June 18, 2010 09:14 am at 9:14 am |
  6. Greg Pottstown PA

    I am going to laugh when the court upholds the vote they had last year.

    Face it, most people think it is wrong to be gay in the first place. I don't have a problem with a gay person but I don't want my kids to be taught that it is normal.

    All this is about is people wanting to say that they are married and rub it in the faces of those on the religious right.

    June 18, 2010 09:15 am at 9:15 am |
  7. Ferret out the BS

    Marriage is a social / Religous concept which has evolved to incude certain legal responsibilities. There is absolutely no reason it should be only restricted to heterosexual couples. In fact there is no reason the California constitution or any other constitution should address marriage in any way shape or form.

    June 18, 2010 09:24 am at 9:24 am |
  8. Pragmatic

    Note that Mike Huckabee is slamming Indiana Gov. Mitch Daniels over comments suggesting the next president should focus exclusively on fiscal problems at the expense of social issues. "Let me be clear…the issue of life and traditional marriage are not bargaining chips nor are they political issues,"

    Translation: jobs are not as important as traditional marriage: A man and a woman – both out of work, if pregnant, should bring that child into the world ... as the GOP votes down extending unemployment benefits – doesn't have a clue about creating jobs ... and is against health care insurance for children ....

    June 18, 2010 09:32 am at 9:32 am |
  9. Bob

    Thank God for the hispanic catholics in California.

    This country was founded on Christian principles. Christian principles means faith in the Bibles of the Christian faiths. Sex between the same sex is a sin, so stated by God.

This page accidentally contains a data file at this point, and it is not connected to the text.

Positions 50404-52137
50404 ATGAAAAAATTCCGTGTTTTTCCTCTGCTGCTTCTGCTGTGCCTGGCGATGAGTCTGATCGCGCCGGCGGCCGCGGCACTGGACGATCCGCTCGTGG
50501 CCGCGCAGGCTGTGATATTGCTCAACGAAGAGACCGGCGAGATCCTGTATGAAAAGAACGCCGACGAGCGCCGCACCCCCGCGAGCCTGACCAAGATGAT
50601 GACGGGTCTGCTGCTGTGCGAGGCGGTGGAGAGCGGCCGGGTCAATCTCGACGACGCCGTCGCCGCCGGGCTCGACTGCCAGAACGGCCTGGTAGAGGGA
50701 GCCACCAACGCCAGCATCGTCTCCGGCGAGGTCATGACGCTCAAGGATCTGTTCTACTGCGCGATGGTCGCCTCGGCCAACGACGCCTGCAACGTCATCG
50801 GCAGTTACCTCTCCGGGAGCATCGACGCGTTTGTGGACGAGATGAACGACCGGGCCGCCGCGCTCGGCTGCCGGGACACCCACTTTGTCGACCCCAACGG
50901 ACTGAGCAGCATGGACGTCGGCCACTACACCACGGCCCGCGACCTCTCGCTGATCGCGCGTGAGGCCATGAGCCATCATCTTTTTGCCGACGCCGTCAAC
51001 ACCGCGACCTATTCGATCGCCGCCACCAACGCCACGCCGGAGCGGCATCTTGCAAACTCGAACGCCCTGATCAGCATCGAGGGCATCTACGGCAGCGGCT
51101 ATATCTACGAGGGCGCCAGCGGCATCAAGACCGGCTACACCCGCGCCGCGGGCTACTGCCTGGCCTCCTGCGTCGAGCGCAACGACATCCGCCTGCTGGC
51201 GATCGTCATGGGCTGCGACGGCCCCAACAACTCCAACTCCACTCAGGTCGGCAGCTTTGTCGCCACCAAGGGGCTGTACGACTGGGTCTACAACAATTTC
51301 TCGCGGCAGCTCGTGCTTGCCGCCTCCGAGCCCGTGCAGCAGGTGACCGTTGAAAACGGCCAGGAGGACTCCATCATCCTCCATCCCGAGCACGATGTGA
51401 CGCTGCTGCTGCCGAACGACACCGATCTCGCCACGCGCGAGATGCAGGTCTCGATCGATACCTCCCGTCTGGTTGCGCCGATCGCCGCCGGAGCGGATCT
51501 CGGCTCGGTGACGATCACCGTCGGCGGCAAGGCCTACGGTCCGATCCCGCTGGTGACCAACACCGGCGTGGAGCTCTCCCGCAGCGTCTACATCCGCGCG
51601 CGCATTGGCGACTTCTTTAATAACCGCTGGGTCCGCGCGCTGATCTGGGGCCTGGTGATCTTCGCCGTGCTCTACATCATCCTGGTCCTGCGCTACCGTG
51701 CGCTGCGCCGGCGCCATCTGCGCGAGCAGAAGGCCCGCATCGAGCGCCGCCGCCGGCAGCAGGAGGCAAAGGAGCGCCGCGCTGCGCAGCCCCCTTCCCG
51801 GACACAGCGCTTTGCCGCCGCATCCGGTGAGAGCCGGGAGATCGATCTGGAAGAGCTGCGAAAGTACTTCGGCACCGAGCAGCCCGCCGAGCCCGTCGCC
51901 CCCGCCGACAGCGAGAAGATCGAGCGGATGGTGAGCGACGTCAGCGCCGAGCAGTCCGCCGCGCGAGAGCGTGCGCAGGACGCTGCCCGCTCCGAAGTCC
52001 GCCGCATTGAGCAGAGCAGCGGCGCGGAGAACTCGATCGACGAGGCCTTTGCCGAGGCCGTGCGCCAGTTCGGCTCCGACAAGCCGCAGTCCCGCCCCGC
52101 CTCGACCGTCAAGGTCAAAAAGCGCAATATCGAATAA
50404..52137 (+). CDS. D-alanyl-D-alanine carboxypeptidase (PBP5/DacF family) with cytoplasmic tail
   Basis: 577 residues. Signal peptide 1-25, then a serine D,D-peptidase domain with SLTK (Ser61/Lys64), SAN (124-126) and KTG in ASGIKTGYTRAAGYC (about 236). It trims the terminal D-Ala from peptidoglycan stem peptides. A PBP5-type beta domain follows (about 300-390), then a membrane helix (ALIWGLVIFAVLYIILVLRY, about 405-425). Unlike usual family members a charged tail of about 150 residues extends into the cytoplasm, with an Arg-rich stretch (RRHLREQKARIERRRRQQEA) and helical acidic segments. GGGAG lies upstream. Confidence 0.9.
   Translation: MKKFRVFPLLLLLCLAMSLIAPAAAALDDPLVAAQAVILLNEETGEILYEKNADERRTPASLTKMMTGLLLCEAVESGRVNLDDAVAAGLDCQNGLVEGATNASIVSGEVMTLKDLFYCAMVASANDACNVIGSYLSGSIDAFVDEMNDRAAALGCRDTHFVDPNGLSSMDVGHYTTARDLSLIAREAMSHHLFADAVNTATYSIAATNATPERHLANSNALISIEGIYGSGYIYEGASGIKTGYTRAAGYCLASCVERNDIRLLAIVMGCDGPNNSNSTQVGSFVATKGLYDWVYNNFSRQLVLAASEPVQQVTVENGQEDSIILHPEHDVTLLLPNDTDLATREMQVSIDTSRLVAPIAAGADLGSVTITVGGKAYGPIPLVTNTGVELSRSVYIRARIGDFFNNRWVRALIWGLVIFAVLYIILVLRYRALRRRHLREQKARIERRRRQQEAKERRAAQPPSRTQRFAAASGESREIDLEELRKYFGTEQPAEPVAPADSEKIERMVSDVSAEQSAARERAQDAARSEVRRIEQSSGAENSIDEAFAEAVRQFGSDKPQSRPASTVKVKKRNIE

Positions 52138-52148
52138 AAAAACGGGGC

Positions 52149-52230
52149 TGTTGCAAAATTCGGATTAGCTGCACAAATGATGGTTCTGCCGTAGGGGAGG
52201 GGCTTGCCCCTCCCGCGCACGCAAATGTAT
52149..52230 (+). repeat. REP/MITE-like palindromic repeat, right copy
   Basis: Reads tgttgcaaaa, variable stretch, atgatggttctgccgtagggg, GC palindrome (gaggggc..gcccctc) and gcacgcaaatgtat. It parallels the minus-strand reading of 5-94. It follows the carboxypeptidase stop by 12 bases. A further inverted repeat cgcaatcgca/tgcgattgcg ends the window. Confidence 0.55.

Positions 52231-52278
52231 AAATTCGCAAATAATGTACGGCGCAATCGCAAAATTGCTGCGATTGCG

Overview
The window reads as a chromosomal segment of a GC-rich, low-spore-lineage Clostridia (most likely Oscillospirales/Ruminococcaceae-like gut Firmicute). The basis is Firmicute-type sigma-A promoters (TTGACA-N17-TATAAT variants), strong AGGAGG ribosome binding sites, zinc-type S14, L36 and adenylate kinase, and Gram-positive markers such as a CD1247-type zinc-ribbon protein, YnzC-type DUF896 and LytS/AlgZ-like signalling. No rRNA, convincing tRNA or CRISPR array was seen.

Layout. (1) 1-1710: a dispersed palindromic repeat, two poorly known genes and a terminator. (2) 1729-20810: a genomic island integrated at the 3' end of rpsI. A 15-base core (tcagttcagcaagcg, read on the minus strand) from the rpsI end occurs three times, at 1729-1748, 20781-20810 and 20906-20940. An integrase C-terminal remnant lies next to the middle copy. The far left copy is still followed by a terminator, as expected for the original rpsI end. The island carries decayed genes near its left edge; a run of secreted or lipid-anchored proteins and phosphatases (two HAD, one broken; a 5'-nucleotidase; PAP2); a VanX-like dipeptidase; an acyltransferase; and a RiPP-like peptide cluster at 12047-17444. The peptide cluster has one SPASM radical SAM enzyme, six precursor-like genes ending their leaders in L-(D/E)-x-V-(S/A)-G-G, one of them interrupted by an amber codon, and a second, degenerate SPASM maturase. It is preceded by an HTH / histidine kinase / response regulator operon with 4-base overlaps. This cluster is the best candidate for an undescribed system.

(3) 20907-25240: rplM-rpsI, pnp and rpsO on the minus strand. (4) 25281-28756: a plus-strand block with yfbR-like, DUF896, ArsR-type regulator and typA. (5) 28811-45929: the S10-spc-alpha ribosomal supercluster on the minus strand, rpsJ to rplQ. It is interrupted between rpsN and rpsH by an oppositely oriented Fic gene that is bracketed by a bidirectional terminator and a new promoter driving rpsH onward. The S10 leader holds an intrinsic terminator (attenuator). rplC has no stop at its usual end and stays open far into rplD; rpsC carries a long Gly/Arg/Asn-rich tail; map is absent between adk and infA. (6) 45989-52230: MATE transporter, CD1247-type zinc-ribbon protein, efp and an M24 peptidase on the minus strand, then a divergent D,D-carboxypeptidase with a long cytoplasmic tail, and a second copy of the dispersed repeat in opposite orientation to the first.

Look, if you don't believe in the single God of Abraham that the Muslims, Jews and Christians believe, ok. But, if you do, then you can't have it both ways, because societal norms have changes.

    What happens to you if you espouse same sex partnerships, marriage, etc, if you are a muslim? What is the penalty under the Koran for that sin? Get my point.

    If you want a Godless society, then just so state. However, if you believe in God, same sex relationships have no place.

    It would be good to examine the penalties for this offense in all the countries of the world. So, does this mean that the world is ignorant to the issue and hasn't moved forward.

    June 18, 2010 09:54 am at 9:54 am |
  10. ByStander

    If the legislatures are afraid of taking up this issue in an election year, it is an indication that the issue is against the majority will.

    Either Legislatures are pushing their own agenda or caving-in for a minority with deep pockets.

    June 18, 2010 09:58 am at 9:58 am |
  11. doug

    With the actions of people like Al Gore, Bill Clinton, and Tiger Woods, I really don't think that gays can destroy marriage any more so than straights already have.

    So if you are gay what party do you support? Well do a factual experiment.

    Go to Harlem, South Central LA, or inner city Detroit and Chicago at 11pm on a Friday Night and walk down the street holding your boyfriends hand. Now go that in any red area small town at the same time. Compare your results. 🙂

    June 18, 2010 09:59 am at 9:59 am |
  12. NVa Native

    Long term this will be of no consequence as discrimination is being eliminated from our society more and more with each generation. It's the reality of evolution. But in the short term the angry old generation which accepts and promotes intolerance and scap-goating is clinging to their fear.

    June 18, 2010 10:35 am at 10:35 am |